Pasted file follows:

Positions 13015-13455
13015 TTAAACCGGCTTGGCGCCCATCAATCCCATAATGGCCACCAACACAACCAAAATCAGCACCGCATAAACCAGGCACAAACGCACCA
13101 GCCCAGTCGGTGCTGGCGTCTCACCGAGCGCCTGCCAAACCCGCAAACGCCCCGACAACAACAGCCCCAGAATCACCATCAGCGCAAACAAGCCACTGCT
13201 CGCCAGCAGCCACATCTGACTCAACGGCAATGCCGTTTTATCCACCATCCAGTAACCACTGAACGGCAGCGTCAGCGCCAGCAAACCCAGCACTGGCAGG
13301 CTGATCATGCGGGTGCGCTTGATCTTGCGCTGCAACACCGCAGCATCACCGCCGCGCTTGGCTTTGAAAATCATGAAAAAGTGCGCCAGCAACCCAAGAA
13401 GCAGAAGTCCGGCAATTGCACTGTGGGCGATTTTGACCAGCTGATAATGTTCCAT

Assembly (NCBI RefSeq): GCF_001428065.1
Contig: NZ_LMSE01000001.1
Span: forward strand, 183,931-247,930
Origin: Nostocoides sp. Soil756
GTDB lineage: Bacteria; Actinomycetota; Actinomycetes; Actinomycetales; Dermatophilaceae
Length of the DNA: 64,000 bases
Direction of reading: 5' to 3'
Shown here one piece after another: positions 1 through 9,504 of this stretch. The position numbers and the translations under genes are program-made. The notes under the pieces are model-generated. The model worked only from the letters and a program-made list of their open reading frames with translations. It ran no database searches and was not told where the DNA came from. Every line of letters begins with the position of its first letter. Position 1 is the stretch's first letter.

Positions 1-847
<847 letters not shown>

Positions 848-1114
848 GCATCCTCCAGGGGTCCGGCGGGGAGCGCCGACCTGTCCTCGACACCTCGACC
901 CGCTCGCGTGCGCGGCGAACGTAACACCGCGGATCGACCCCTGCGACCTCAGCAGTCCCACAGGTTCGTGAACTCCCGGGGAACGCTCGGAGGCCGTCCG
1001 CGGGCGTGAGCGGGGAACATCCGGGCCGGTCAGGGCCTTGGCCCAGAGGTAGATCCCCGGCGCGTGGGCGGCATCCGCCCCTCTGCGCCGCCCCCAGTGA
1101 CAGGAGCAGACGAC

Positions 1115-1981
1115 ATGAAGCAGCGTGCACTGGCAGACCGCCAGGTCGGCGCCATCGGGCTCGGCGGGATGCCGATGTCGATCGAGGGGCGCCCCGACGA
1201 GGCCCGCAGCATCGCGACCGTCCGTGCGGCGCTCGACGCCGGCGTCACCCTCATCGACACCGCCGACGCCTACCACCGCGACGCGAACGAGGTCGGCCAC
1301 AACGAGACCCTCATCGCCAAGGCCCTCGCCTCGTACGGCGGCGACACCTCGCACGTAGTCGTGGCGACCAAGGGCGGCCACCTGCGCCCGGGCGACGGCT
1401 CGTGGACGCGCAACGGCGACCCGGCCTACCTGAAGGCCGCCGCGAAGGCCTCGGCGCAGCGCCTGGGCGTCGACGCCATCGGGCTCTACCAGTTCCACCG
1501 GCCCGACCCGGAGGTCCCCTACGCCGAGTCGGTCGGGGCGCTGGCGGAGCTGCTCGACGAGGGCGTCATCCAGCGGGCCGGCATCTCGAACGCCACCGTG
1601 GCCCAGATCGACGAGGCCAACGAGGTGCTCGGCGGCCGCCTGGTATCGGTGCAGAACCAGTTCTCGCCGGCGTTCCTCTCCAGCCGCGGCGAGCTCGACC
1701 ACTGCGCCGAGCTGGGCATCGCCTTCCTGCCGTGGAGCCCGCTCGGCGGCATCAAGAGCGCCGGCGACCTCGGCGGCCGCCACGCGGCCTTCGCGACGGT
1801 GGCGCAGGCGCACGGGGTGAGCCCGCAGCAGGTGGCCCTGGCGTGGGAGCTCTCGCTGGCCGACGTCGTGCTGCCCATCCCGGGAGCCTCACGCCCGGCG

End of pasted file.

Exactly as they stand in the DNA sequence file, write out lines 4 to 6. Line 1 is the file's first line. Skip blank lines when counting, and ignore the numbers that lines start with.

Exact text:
13201 CGCCAGCAGCCACATCTGACTCAACGGCAATGCCGTTTTATCCACCATCCAGTAACCACTGAACGGCAGCGTCAGCGCCAGCAAACCCAGCACTGGCAGG
13301 CTGATCATGCGGGTGCGCTTGATCTTGCGCTGCAACACCGCAGCATCACCGCCGCGCTTGGCTTTGAAAATCATGAAAAAGTGCGCCAGCAACCCAAGAA
13401 GCAGAAGTCCGGCAATTGCACTGTGGGCGATTTTGACCAGCTGATAATGTTCCAT